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In this undated file photo, Colombian congresswoman Ingrid Betancourt speaks during a convention in Bogota, Colombia.

BOGOTA, Colombia — Colombian spies tricked leftist rebels into handing over kidnapped presidential candidate Ingrid Betancourt and three U.S. military contractors Wednesday in a daring helicopter rescue so successful that not a single shot was fired.

Betancourt, who was seized on the campaign trail six long years ago, appeared thin but healthy as she strode down the stairs of a military plane and held her mother in a long embrace.

"Thank you for your impeccable operation," she told top military commanders. "The operation was perfect."

Eleven Colombian police and soldiers were also freed in the rescue, the most serious blow ever dealt to the 44-year-old Revolutionary Armed Forces of Colombia, which considered the four hostages their most valuable bargaining chips. The FARC is already reeling from the deaths of key commanders and the loss of much of the territory it once held.

Defense Minister Juan Manuel Santos said military intelligence agents infiltrated the guerrilla ranks and led the local commander in charge of the hostages, alias Cesar, to believe they were going to take them to Alfonso Cano, the guerrillas' supreme leader.

The hostages, who had been divided in three groups, were taken to a rallying point where two disguised helicopters piloted by Colombian military agents were waiting. Betancourt said her hands and feet were bound.

"We were frustrated because we were handcuffed," she said. "We were very indignant, very humiliated."

Only when the helicopters were airborne did military crewmembers reveal their identity, she said.

"The chief of the operation said, 'We're the national army. You're free,"' she said, adding that the hostages were so shocked, it was as if "the helicopter almost fell from the sky."

Santos said Cesar and another rebel on board "were neutralized." He didn't elaborate, but said they were unhurt and would soon face justice. Santos said the other rebel captors retreated into the jungle and the army let them escape "in hopes that they will free the rest of the hostages," believed to number about 700.

The operation, Santos said, "will go into history for its audacity and effectiveness."

"We wanted to have it happen as it did today," added armed forces chief Gen. Freddy Padilla. "Without a single shot. Without anyone wounded. Absolutely safe and sound, without a scratch."

At a Bogota ceremony with top military commanders, the freed hostages walked up to a microphone one by one, identified themselves by name and rank, and thanked their rescuers. Some had been held for a dozen years, captured when rebels overran military outposts.

Last to speak was the French-Colombian Betancourt, who wore military fatigues and a floppy camouflage hat as she hugged her mother, Yolanda Pulecio, and her husband, Juan Carlos LeCompte. She removed her hat to reveal intricately braided dark hair, with plaits framing her face and a white flower.

In Paris, her son Lorenzo Delloye-Betancourt called her release "the most beautiful news of my life." He and other relatives were flying to Colombia to join her.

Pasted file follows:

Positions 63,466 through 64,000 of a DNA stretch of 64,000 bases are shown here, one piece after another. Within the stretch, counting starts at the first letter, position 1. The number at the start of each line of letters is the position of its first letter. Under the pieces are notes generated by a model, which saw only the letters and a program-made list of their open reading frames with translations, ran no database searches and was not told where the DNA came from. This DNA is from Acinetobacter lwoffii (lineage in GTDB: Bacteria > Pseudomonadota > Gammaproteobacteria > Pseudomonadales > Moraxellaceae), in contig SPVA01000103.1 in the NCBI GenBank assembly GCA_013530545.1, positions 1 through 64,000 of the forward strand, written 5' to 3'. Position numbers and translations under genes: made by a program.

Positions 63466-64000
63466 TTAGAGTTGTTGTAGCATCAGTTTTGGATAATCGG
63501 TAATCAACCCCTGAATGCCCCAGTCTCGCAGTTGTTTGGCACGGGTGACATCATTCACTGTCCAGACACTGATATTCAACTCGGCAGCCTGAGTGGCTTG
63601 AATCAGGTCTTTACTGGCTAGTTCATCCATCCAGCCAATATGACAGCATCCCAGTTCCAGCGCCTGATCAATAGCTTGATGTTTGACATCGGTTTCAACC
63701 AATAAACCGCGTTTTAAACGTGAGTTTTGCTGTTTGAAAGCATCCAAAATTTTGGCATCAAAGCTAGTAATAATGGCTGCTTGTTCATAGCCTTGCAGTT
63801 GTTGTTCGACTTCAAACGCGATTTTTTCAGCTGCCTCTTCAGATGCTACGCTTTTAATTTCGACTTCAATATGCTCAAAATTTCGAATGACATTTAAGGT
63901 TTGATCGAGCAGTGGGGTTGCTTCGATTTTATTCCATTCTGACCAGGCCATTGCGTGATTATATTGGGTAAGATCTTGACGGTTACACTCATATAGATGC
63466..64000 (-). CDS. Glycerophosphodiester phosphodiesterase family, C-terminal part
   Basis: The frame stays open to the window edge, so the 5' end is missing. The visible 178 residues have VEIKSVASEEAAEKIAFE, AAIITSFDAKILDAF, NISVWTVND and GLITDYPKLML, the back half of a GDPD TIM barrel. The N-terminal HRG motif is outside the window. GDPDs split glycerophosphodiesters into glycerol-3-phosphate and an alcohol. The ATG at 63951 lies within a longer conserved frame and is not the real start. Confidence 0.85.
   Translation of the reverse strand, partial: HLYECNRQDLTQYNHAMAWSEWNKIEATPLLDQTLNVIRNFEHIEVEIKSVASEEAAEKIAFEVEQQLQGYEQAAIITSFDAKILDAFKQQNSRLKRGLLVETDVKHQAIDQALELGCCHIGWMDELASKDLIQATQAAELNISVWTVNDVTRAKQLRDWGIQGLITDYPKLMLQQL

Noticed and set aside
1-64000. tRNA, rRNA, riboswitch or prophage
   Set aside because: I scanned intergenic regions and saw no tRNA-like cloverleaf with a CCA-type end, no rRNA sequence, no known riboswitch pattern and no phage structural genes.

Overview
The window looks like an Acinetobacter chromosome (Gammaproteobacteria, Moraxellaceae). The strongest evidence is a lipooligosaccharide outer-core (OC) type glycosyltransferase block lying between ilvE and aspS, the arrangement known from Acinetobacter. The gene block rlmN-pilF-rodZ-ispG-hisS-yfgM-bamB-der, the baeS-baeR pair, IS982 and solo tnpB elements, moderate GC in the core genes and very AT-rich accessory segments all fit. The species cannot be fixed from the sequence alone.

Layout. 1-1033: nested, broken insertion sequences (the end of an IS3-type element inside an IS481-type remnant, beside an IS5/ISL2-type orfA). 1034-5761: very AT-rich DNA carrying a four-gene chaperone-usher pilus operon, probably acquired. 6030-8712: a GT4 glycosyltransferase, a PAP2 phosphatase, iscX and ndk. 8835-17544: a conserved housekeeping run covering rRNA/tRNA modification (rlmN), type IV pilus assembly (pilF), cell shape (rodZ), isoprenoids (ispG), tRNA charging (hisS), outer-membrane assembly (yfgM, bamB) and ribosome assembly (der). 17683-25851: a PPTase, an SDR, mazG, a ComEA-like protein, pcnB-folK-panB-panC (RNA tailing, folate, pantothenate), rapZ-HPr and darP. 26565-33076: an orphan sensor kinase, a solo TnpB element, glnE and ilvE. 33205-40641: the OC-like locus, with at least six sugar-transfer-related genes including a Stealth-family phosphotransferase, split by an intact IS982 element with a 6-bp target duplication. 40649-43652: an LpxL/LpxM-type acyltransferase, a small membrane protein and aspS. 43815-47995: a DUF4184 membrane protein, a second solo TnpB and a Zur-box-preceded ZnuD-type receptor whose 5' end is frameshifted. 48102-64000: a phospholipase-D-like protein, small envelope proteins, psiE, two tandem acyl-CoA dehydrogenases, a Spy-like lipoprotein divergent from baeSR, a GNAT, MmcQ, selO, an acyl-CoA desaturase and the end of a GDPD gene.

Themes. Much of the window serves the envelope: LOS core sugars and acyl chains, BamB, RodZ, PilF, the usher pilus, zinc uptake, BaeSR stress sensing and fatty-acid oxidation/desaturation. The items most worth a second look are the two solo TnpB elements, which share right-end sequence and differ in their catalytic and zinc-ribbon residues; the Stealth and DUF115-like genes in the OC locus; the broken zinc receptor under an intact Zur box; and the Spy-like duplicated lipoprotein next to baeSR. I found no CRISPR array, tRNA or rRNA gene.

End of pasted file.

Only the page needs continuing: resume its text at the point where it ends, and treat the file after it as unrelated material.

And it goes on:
The Americans — Marc Gonsalves, Thomas Howes and Keith Stansell — were flying directly to the United States to reunite with their families, Santos said.

They had been the longest-held American hostages in the world.

Gonsalves' father George was mowing the yard of his Hebron, Connecticut, home when an excited neighbor relayed the news he had seen on television: "I didn't know how to stop my lawnmower. I was shocked. I couldn't believe it."

"We're still teary-eyed and not quite have our wits about us," said Stansell's stepmother Lynne.

U.S. President George W. Bush and French President Nicolas Sarkozy congratulated Colombian President Alvaro Uribe.

Santos renewed the government's offer to negotiate with the reeling rebel movement, who many believe is nearing the end of its four-decade fight. Battlefield losses and widespread desertions have cut rebel numbers in half to about 9,000 as the United States has poured billions of dollars in military aid into Colombia.

This year, historic leader Manuel Marulanda died of a reported heart attack, and two other top commanders were killed. The rest are hunkered down in remote jungle and mountain hideouts, unable to communicate effectively.

Santos said Colombia had infiltrated the rebels' seven-man ruling secretariat, but did not elaborate.

"The government reiterates to them that if they want to enter into serious negotiations in good faith, we are offering a dignified peace," Santos said.

U.S. presidential candidate John McCain said Uribe had told him in advance of the rescue plans while he was campaigning in Colombia. "It's a very high-risk operation," he said. "I congratulate President Uribe, the military and the nation of Colombia."

Betancourt, 46, was abducted in February 2002. The Americans were captured a year after Betancourt when their drug surveillance plane went down in rebel-held jungle.

In the five years since their abduction, their families had received only two "proof of life" videos, the latest in November.

That tape also showed the first images since 2003 of Betancourt. Along with letters and reports from other hostages, they showed a once-vibrant, confident woman slowly succumbing to Hepatitis B, tropical skin diseases and depression. One former hostage said Betancourt was kept chained to a tree after trying to escape. There was no immediate word on Betancourt's condition.

Former Betancourt aide Clara Rojas, who was kidnapped with her boss and freed in January, called the rescue "an enormous relief" and said she hoped the FARC would "take a rational decision to free the rest of the hostages."

Associated Press writers Beth Fouhy, traveling with the McCain campaign, and Stephen Singer in Hebron, contributed to this report.